NC State Experts Can Offer Insight into Gulf Oil Spill

The recent British Petroleum oil spill will have a major environmental impact on the U.S. Gulf Coast, and beyond. North Carolina State University experts can address issues pertaining to the spill, from how ocean currents may carry it beyond the Gulf, to how long and difficult the clean-up process may be, as well as effects on tourism and the economy.

Dr. Thomas Birkland, the William T. Kretzer professor of public policy, 919/513-7799, mobile 518/229-8814 or tom_birkland@ncsu.edu, is an expert on disasters and environmental policy, and has extensively studied oil spills including Exxon Valdez. He can discuss the government’s response to the oil spill including factors that delayed response time and the changes to law on oil spills since the Exxon Valdez spill.

Dr. Gene Brothers, associate professor of parks, recreation and tourism management, 919/515-3699 or gene_brothers@ncsu.edu, is an expert on tourism and can address the implications of the oil spill for tourism along the Gulf Coast and on the N.C. coast.

Dr. David Eggleston, professor of marine, earth and atmospheric sciences, 919/515-7840 or eggleston@ncsu.edu, is an expert on marine fisheries ecology and conservation. He can address potential impacts of the Gulf oil spill on the crabs, oysters and fish populations in the affected areas.

Dr. Craig Harms, associate professor of clinical sciences, 252/222-6339 or craig_harms@ncsu.edu, is an expert on aquatic wildlife. He can discuss the impact of the spill on marine wildlife, including endangered species such as sea turtles.

Dr. Ruoying (Roy) He, associate professor of marine, earth and atmospheric sciences, 919/513-0249 or ruoying_he@ncsu.edu, is an expert on coastal circulation dynamics. He can discuss ocean circulation in the Gulf and how it will affect the spill.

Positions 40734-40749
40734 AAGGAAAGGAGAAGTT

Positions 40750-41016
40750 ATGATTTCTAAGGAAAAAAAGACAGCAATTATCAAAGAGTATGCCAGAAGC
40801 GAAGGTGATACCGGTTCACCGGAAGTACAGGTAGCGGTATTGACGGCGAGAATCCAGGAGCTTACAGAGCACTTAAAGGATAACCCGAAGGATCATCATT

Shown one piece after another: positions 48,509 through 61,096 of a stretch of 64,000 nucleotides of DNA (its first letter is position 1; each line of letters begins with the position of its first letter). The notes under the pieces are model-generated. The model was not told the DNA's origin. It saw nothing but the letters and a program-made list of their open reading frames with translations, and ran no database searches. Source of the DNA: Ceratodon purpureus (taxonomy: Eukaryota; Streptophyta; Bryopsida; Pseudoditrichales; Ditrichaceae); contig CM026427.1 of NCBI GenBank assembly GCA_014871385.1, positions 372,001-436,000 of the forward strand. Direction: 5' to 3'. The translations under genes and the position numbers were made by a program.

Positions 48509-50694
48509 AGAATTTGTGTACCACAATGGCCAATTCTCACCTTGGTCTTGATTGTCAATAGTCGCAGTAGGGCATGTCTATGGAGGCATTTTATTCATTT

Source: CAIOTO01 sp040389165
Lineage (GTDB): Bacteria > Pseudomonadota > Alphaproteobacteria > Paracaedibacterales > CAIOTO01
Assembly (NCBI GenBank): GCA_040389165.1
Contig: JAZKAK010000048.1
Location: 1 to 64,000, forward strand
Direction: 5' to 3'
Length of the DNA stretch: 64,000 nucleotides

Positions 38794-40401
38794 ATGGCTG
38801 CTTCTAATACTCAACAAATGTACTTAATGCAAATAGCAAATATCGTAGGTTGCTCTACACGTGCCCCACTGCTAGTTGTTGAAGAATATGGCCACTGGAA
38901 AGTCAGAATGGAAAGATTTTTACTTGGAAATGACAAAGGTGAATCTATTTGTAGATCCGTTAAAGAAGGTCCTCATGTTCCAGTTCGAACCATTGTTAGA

Dr. Chris Osburn, assistant professor of marine, earth and atmospheric sciences, 919/515-0382 or chris_osburn@ncsu.edu, is  an aquatic biogeochemist who studies the sources and transformations of organic matter in river, estuarine, and coastal marine environments. He can discuss the environmental impact of the spill on the salt marshes along the Gulf Coast.

Linda R. Taylor
, lecturer in the Department of Forestry and Environmental Resources, 919/513-3972 or lr_taylor@ncsu.edu, can speak about the training and certifications required for those who work to clean up oil spills, as well as what that training entails.

Dr. Roger von Haefen, associate professor of agricultural and resource economics, 919/924-3935 or rhhaefen@ncsu.edu, believes that there may be a modest rise in gas prices due to the oil spill,  and that there will be a major lawsuit brought against BP that may rival the Exxon Valdez lawsuit.

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